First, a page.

Antibody-Drug Conjugate (ADC) Design


The pharmacokinetics (PK) of ADCs typically show a discrepancy between the PK of total antibody (conjugated and unconjugated antibody) and that of conjugated antibody, carrying one or more payload molecules. This discrepancy is often attributed to deconjugation, however recent evidence suggests that the underlying mechanisms may be more complex

This work employs a computational systems pharmacology approach to understand the impact of drug antibody ratio (DAR) and the resulting changes in molecular properties on overall PK and relative payload disposition as observed in preclinical and clinical studies. Our work establishes the benefit of using computational models to design novel ADCs and to optimize the discovery and development of existing ADCs.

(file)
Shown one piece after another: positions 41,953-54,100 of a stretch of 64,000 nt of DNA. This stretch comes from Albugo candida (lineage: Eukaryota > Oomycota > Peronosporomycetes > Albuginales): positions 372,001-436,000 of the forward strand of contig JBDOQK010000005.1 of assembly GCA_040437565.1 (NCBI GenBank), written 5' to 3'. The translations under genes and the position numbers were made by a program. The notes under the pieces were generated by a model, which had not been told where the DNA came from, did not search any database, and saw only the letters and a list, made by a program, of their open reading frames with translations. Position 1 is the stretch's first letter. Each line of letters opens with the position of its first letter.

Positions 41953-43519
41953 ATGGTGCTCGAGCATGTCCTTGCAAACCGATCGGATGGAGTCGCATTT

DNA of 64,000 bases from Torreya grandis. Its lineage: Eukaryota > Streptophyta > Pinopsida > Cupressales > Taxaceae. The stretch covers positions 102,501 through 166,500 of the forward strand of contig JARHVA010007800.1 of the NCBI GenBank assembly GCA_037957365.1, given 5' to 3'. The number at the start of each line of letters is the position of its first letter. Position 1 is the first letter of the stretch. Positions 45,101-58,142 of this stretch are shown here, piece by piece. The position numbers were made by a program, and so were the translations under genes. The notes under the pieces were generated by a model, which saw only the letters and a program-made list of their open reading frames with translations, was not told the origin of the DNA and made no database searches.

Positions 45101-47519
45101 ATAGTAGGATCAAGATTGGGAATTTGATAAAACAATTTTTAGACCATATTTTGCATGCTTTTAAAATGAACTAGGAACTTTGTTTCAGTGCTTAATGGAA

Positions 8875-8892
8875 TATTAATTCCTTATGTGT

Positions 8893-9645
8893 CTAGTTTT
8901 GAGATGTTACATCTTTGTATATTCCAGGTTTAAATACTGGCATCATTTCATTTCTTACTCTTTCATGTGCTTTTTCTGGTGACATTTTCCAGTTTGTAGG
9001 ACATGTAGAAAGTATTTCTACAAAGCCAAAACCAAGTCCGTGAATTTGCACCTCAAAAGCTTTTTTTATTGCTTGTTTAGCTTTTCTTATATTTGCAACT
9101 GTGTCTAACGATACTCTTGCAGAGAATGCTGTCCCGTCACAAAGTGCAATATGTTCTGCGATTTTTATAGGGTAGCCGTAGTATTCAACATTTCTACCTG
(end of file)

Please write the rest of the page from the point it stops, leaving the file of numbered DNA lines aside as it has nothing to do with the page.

1. Longer mAb half-life reduces payload delivery after multiple doses


  2. ADC half-life affects the percent of payload delivered through different mechanisms, with deconjugation increasing with longer half-life.

The Model

The systems pharmacology model was based on first principles as a system of elementary mass-action, mechanistic PK/PD, ordinary differential equations.

The model mechanisms include ADC binding to target cells, competitive binding of different DAR forms, internalization of ADC and release of payload, plasma deconjugation leading to lower DAR, and plasma elimination of ADCs and free payload.


ADC Model

Simulation results


  1. The model describes the kinetics of individual DAR species and agrees well with typical ADC PK, individual DAR PK, and average DAR measurements in vivo.

  2. The model quantitatively describes the trade-off between higher drug-antibody ratio and lower exposure

  3. Our results show that longer mAb half-life reduces payload delivery after multiple doses

  4. ADC half-life affects the percent of payload delivered through different mechanisms

Download the Case Study